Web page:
Crossfire support would have certainly helped in this situation but, according to AMD, there’s still no word on when that will be available. This leaves a good portion of AMD most loyal customers without a way to effectively insure optimal FreeSync performance.

FreeSync On (Left) / FreeSync Off (Right)

Alongside the obvious performance hiccups in lower framerate zones, I also noticed some ghosting in higher contrast, fast motion games. Oddly enough, the BenQ XL2730Z doesn’t exhibit any ghosting when FreeSync is turned off which points to some additional processing or voltage tuning going on behind the scenes. In most games this wasn’t perceptible in any way but One Finger Death Punch did end up showing off the problem. It was odd really; ghosting is the last thing one would expect a 144Hz TN panel to exhibit but there it was.

In the images above you notice the telltale after-image simply because AMD’s own FreeSync test program provides a perfect nesting ground for ghosting to rear its head. High contrast between foreground and background, continually moving objects and no horizontal or vertical camera movement really highlight the faint but noticeable after-effects. This happened with and without V-SYNC enabled so the issue can be placed firmly in the lap of DisplayPort Adaptive Sync. Meanwhile, G-SYNC didn’t exhibit any ghosting.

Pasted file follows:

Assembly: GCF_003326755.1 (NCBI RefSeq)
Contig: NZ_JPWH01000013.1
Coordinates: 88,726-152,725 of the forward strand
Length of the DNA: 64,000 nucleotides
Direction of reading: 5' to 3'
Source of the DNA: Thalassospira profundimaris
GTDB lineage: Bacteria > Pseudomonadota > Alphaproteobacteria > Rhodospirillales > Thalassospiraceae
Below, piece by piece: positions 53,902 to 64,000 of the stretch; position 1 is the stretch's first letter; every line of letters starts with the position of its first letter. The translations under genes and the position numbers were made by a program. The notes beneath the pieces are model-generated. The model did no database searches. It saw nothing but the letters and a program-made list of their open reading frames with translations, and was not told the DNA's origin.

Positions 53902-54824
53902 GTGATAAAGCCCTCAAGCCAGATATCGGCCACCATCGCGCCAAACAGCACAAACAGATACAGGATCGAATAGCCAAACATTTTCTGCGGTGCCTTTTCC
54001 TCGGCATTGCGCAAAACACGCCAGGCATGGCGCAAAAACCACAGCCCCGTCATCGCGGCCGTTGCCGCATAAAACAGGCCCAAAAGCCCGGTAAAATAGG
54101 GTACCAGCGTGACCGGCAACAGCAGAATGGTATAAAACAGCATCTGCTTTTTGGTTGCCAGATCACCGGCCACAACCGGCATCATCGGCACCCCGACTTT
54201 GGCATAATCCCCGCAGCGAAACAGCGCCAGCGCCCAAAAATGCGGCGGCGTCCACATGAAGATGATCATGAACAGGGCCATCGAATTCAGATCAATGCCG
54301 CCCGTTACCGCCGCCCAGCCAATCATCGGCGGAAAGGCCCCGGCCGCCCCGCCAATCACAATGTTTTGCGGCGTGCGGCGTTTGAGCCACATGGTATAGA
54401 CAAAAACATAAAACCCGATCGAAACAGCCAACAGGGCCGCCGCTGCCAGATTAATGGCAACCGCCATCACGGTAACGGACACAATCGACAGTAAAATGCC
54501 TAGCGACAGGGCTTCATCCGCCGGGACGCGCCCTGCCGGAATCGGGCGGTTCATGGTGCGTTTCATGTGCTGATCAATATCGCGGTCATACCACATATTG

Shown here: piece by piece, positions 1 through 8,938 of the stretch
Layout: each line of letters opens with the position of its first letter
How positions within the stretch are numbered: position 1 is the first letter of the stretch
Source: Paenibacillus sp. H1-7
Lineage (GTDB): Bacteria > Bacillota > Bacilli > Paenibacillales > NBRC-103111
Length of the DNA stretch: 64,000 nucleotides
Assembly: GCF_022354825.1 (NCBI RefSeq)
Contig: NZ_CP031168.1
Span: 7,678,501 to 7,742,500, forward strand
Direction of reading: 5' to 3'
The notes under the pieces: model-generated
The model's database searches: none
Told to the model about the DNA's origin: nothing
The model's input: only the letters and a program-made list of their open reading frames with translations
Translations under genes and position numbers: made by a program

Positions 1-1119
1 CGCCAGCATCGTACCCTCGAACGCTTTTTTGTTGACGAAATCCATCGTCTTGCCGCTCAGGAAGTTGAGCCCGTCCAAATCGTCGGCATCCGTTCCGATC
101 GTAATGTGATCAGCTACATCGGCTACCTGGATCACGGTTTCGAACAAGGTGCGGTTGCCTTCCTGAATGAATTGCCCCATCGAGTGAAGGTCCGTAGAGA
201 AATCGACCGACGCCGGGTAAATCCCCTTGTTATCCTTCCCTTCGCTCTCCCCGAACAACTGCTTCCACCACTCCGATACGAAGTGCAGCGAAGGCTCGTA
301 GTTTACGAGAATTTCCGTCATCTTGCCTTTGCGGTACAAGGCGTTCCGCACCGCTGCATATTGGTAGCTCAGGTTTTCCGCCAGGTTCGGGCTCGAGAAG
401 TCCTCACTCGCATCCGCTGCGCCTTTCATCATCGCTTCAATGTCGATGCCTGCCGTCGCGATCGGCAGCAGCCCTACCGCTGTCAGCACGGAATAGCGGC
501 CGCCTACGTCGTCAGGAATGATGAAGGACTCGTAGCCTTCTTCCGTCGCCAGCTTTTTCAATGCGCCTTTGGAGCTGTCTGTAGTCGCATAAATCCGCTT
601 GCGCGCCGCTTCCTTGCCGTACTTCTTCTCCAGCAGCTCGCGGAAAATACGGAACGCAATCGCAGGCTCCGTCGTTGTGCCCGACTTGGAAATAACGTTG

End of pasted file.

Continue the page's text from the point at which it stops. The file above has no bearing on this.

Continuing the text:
I’ve mainly be touching on the negatives here simply because they were so glaring when placed next to an otherwise impressive gaming experience. Provided you are cognizant of FreeSync’s relatively broad functionality zone of 40FPS to 144FPS, it provides incredibly fluid images and will allow you to look at games in a whole new light. It is the perfect companion (rather than competitor) to G-SYNC since it provides 90% of NVIDIA’s capabilities at a significantly lower cost. Truth be told, I was surprised by how well it replicated G-SYNC’s high points despite the few areas where it fell short. Hopefully AMD will only improve it from here on.